Members of communities lining Metro's new Crenshaw/LAX line, which is still undergoing construction, met with Metro representation Tuesday to discuss the promotion of the Active Transportation Strategic Plan, a project designed to increase walking, biking, and transit use as a means of transportation.
Residents in attendance were confident in Metro's ability to increase active transportation.
"I'm from New York, so I've seen that change and how regions that were not considered bike friendly or walker friendly are now full of pedestrians and bikers," said Sharon Johnson, a resident in the community who has been without a car for nine years. "It's just another great way to not only talk about health and other ways to get around besides driving, but also, as one of the presenters said, to make it a part of your transportation plan."
The plan was recently drafted and published online for public comment. Metro representative Julia Salinas presented social media and print marketing strategies at the meeting and believes that through channels like Snapchat and Instagram, Metro will be able to broaden the demographic of transit users.
Outside of digital marketing, the group announced a print advertising strategy that will include business-card-sized Metro maps geared to help promote the history of the Crenshaw district. The map cards are expected to offer visitors easy access to the area's rich but underrepresented cultural history. Tuesday's meeting allowed community members to brainstorm destinations for Crenshaw's History Map, intended to showcase the area's entertainment, art, food, culture, history, and sports hot spots.
The meeting also served to promote the Metro's "Halfway There Community Celebration," which will celebrate the diverse communities along the Crenshaw/LAX Transit Project. The celebration will be held on Saturday, May 7, and will showcase community performances, food, and activities. It will also host a small business resource area. Another similar meeting will take place on Thursday.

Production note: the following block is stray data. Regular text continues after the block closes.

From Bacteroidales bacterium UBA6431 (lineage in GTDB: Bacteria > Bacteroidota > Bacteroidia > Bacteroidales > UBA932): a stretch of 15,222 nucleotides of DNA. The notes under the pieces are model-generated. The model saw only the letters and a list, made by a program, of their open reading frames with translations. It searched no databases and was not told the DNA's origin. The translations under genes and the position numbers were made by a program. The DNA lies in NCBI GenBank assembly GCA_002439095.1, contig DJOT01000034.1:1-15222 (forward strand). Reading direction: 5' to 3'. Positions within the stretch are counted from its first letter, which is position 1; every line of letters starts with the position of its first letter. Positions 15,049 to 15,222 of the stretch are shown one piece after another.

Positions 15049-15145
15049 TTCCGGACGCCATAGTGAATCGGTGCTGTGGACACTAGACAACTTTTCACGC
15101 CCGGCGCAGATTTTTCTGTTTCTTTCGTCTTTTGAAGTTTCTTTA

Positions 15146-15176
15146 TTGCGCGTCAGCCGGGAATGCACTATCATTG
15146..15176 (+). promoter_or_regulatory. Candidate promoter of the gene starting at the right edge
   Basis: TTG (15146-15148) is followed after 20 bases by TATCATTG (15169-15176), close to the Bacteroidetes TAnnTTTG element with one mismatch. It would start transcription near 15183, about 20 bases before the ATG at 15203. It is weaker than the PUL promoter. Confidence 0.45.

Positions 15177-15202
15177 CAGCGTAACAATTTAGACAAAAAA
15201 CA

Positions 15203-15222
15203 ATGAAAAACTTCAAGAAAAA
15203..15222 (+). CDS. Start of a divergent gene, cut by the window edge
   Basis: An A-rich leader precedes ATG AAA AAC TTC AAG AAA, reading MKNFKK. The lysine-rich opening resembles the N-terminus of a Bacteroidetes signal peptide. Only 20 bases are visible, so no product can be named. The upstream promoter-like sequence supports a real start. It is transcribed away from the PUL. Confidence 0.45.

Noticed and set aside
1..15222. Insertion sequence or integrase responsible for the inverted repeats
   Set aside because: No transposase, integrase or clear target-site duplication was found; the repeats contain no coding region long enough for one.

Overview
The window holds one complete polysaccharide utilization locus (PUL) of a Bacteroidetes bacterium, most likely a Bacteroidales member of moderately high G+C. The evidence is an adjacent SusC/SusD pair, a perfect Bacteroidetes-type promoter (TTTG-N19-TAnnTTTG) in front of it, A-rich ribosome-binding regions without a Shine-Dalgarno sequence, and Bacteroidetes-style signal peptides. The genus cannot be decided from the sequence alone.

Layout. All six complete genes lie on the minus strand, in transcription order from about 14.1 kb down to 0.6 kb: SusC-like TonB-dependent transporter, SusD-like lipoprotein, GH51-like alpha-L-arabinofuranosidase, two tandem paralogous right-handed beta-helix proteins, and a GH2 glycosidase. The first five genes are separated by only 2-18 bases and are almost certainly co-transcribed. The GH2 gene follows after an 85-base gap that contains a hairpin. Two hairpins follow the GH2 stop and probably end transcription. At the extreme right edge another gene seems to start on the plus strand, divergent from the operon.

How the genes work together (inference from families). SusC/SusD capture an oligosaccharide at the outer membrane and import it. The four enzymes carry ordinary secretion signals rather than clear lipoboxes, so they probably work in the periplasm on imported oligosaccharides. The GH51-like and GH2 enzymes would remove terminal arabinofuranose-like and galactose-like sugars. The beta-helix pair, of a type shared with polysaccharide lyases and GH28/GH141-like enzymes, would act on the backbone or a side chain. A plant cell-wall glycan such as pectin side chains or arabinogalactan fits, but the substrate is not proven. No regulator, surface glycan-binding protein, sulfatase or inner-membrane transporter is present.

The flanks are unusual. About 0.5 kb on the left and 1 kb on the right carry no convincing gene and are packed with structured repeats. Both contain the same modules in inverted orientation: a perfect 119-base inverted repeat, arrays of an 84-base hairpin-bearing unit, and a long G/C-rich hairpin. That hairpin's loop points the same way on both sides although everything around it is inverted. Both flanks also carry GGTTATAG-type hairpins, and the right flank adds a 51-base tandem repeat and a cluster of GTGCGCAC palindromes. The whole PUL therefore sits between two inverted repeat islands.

It's not the first time the Metro has immersed itself into the culture of the community to find influence for their projects. Last summer, it published the Tunnel Boring Machine Contest which invited students to submit essays and artwork detailing their ideal community and naming the twin tunnels dug for the new Crenshaw/LAX line. When the top 10 submissions were selected, over 50,000 community members voted on the winners. Metro also participated in Inglewood's "Youth Job Shadow Day," an event at which nearly 20 Inglewood students attended Metro board meetings, toured Union and Metro stations and were taught how to ride the train and Metro.
Community members said they look forward to the completion of the new Crenshaw/LAX line, and hope it will shine light and bring new publicity to the positive aspects of the communities it lines.
"I think it's a forward-moving progress joining Los Angeles together as a bigger community, as a more interconnected community," said Brian Bowens, a long-term community activist and resident. "I think that all the little challenges that will come in the development will pay off long term."
Reach Staff Reporter Madeline Ottilie here.